Saturday, March 21, 2015

Drafting Patterns from Extant Garments

Ever wondered how to take those line drawings of an extant garment—like those Medieval Garments Reconstructed, Marc Carlson’s database, or Patterns of Fashion--, and make it fit you, while remaining as true to the original garment as possible? Or better, photographs of the garment itself and figure what shape the pieces are?  
            This is the method I used for most of my major projects; The Sture Suit, G63, and most notably my Moselund Kirtle, as well as a number of projects which are planned but not constructed.

            A point on terminology for reconstructing garments (this is what I use): A museum replica is a piece made entirely with the correct technology, to be as close to identical to the extant piece when new (as possibly).  A working replica (what this class is geared towards making) is patterned from, and maintains the proportions of the extant as much as possible while having it fit you, as well as construction and definition; however, the fabric might not be spun/woven to order.  "Inspired by" I do not consider to be reconstructing a garment--you may be making a perfectly good, period piece, but the goal isn't to get as close to a specific extant garment as possible.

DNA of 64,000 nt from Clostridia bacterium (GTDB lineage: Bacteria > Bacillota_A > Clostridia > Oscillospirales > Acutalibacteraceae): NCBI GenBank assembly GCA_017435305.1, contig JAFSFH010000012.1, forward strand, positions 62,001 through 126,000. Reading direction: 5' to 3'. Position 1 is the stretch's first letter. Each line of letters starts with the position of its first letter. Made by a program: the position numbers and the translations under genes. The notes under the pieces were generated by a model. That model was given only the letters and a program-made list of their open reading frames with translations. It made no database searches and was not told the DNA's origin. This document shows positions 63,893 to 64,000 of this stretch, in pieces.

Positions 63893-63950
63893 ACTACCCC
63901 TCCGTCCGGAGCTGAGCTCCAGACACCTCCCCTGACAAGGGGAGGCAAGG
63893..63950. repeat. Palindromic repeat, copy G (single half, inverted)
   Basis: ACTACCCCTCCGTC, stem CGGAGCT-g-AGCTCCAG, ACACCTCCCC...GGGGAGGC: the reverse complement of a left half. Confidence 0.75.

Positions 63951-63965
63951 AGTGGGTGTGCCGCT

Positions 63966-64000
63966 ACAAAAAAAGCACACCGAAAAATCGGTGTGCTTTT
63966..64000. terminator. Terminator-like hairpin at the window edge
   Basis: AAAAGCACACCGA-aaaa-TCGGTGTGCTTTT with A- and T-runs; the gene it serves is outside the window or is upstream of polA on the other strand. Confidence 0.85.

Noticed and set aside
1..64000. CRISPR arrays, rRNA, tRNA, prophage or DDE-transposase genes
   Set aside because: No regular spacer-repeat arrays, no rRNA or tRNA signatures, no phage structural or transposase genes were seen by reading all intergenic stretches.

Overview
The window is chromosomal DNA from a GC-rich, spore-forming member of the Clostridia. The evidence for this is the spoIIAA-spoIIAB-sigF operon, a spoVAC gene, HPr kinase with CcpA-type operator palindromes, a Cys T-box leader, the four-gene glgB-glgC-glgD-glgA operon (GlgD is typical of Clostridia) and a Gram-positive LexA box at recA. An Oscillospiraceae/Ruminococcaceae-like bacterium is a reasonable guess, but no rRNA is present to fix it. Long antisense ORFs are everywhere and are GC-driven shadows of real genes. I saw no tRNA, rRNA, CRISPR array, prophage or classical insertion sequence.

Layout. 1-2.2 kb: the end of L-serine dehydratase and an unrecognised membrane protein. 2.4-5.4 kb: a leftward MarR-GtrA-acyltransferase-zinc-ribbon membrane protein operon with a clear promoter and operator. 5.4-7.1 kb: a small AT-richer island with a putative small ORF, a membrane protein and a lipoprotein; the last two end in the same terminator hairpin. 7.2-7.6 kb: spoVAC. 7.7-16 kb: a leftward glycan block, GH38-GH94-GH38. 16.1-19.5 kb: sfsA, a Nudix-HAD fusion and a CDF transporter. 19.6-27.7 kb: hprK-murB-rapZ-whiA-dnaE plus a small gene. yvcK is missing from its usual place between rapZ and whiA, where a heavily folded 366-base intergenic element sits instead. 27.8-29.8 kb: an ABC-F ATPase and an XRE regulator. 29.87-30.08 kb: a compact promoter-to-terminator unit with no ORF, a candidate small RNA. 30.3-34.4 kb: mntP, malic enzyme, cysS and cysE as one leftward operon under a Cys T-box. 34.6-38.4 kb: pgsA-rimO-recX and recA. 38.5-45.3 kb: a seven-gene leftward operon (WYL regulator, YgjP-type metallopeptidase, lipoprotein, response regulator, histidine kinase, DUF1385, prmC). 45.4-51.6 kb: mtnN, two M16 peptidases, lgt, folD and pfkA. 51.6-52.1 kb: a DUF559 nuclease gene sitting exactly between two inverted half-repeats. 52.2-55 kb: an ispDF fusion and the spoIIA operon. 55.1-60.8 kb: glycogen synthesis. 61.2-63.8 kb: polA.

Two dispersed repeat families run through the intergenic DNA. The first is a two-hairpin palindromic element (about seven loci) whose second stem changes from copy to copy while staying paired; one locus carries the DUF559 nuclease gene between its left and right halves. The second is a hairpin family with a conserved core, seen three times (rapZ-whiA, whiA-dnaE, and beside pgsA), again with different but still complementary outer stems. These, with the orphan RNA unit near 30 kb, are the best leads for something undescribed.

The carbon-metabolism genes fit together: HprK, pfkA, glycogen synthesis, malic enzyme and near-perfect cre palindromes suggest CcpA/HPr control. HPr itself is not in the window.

Friday, March 6, 2015

Research Dump No. 6

Shoe notes
 A collection of notes about a pair of shoes based on the Oseberg.  I believe the information is good, but it is an angelfire have your pop-up blocker ready. 

An article on a collection of toys found hidden in an English church.  

A decent article discussing the various pieces and layers of clothing from this period.